When the debate turned to foreign policy the conversation continued its darker turn, as a moderator asked what response America should make if Putin were to use nuclear weapons in Ukraine. Ryan said the U.S. should respond in a way that is “strong” and “aggressive,” eventually invoking the threat of a possible invasion of Poland, as if the book-burning bit hadn’t been enough to fill out what he means to suggest by “extremist.” For his part, Vance reiterated his focus on the border and domestic needs. “Everybody in the Biden administration seems to be sleepwalking into a nuclear war,” Vance said, calling for more efforts to be made toward de-escalation. On Taiwan, like Biden, Ryan seemed to have already committed to military intervention, saying, “I believe that we should,” when asked about an American response to a Chinese invasion. Meanwhile, Vance reiterated America’s deterrence posture of strategic ambiguity, and suggested that the United States focus on microprocessor manufacturing to get ourselves in a position where we don’t have to rely on Taiwan so much, and so have more options.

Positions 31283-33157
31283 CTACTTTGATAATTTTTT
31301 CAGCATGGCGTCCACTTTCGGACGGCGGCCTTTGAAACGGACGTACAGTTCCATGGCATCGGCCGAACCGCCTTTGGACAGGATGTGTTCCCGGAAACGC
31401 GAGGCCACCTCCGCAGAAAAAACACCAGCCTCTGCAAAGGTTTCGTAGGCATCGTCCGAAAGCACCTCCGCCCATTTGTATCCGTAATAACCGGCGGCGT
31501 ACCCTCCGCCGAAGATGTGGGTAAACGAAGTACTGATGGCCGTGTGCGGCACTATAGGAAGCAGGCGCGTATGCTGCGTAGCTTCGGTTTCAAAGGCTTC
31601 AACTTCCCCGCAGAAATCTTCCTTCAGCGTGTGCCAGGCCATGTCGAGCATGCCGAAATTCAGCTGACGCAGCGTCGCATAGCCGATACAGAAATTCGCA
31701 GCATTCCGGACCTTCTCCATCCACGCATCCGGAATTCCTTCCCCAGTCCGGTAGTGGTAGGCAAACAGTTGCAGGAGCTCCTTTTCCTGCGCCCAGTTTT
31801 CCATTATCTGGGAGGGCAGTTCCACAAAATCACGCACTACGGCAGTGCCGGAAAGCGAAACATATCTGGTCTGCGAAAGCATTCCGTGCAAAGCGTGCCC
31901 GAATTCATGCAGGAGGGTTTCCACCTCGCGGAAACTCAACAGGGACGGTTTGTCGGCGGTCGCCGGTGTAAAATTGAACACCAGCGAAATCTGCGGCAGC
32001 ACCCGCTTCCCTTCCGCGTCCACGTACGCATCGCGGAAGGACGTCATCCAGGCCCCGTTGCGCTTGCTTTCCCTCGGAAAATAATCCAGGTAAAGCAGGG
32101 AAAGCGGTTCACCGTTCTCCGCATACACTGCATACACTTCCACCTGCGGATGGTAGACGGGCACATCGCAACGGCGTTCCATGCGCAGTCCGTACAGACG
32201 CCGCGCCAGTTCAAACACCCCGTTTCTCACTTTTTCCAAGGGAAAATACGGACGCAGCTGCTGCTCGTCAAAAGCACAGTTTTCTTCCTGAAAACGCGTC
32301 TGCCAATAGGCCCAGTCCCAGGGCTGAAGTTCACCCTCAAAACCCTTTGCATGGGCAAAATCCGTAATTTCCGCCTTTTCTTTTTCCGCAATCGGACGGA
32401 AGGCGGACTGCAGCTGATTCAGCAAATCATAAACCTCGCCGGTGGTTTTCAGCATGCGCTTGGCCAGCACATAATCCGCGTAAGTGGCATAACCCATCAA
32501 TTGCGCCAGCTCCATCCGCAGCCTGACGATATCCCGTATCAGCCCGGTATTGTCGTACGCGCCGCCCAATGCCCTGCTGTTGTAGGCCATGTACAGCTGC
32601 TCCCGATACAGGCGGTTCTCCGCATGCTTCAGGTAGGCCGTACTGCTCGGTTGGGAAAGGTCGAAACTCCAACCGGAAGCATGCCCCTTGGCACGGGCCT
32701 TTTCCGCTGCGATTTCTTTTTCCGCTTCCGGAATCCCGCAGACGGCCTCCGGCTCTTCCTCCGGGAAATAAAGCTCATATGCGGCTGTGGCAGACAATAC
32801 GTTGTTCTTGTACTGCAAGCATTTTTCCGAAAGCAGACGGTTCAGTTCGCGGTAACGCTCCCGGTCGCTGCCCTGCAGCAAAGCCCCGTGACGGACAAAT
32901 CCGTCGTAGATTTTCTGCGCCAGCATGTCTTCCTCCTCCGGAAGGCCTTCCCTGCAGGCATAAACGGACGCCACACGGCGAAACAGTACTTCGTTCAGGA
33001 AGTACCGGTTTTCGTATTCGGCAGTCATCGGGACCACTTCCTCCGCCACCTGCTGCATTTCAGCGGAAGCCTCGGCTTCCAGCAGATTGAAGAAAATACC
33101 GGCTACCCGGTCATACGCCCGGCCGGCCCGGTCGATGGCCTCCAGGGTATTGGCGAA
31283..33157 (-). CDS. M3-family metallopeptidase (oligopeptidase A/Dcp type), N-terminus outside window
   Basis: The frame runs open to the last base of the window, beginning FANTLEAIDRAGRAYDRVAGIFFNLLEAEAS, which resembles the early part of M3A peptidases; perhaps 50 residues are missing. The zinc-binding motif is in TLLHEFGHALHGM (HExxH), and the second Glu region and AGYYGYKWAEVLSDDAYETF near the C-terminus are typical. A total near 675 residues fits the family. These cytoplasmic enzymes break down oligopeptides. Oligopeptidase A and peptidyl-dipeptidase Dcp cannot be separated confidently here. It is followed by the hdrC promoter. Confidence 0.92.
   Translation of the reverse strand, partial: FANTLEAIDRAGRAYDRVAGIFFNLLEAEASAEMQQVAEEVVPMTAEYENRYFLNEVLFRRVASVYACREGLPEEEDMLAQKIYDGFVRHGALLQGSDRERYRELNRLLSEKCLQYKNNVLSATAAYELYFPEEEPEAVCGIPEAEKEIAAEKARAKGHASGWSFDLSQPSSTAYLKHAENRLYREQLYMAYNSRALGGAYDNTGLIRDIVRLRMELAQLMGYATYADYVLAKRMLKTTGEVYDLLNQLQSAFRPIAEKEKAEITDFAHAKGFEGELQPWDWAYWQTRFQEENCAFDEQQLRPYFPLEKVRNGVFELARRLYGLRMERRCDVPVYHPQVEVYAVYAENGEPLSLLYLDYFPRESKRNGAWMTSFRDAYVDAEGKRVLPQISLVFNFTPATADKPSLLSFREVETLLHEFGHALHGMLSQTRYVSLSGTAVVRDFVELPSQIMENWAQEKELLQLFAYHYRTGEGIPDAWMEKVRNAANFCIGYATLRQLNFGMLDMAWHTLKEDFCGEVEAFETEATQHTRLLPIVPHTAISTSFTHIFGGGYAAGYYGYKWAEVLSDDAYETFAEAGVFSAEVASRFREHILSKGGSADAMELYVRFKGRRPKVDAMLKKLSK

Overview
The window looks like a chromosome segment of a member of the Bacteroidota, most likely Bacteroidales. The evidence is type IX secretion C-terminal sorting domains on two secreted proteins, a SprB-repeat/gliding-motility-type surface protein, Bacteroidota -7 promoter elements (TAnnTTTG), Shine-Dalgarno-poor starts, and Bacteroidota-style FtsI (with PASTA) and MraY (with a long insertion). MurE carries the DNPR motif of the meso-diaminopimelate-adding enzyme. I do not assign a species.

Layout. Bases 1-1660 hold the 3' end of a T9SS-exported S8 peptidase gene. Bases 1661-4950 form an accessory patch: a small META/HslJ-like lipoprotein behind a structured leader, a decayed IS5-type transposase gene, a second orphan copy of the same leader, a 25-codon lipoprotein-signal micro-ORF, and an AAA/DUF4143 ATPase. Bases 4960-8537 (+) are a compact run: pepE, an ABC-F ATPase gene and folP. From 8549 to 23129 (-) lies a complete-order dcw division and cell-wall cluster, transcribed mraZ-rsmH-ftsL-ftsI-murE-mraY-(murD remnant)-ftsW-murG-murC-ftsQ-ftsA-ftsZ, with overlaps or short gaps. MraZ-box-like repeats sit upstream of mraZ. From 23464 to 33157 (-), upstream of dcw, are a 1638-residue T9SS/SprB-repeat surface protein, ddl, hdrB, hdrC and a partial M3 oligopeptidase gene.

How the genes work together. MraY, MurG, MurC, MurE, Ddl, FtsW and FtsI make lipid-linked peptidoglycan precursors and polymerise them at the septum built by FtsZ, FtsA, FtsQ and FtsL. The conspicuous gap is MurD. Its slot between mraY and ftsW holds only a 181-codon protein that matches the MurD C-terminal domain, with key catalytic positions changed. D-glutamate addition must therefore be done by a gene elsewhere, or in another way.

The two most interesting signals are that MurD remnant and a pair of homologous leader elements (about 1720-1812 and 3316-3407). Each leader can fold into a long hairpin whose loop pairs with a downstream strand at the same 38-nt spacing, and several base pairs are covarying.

J.D. Vance will win, I think, and there will be a red wave nationally. The only statewide debate for Ohio’s open Senate seat showed a Democrat trying to distance himself as much as he could from his party without throwing a Democratic president under the bus, while trying to align himself as much as possible with Trump voters yet still calling Americans who want to Make America Great Again extremists. It’s an impossible pretzel to get a man properly into, let alone out of. Ryan wants to present himself as “a generational change,” but as Vance said, “Tim, you’ve been in Congress for 20 years and the border problem has gotten worse and worse and worse. I don’t care about what you want to do, Tim. I care about: what have you done?” And again, “I admire the spirit of service. What I don’t admire is the failure of accomplishment.” And again, “Twenty years ago, I enlisted in the United States Marine Corps. That very same year, Tim Ryan went to Washington, D.C., where he has been failing at his basic job for twenty years.” There’s Tim Ryan, in his dark suit and bright red tie, and sad, sad eyes.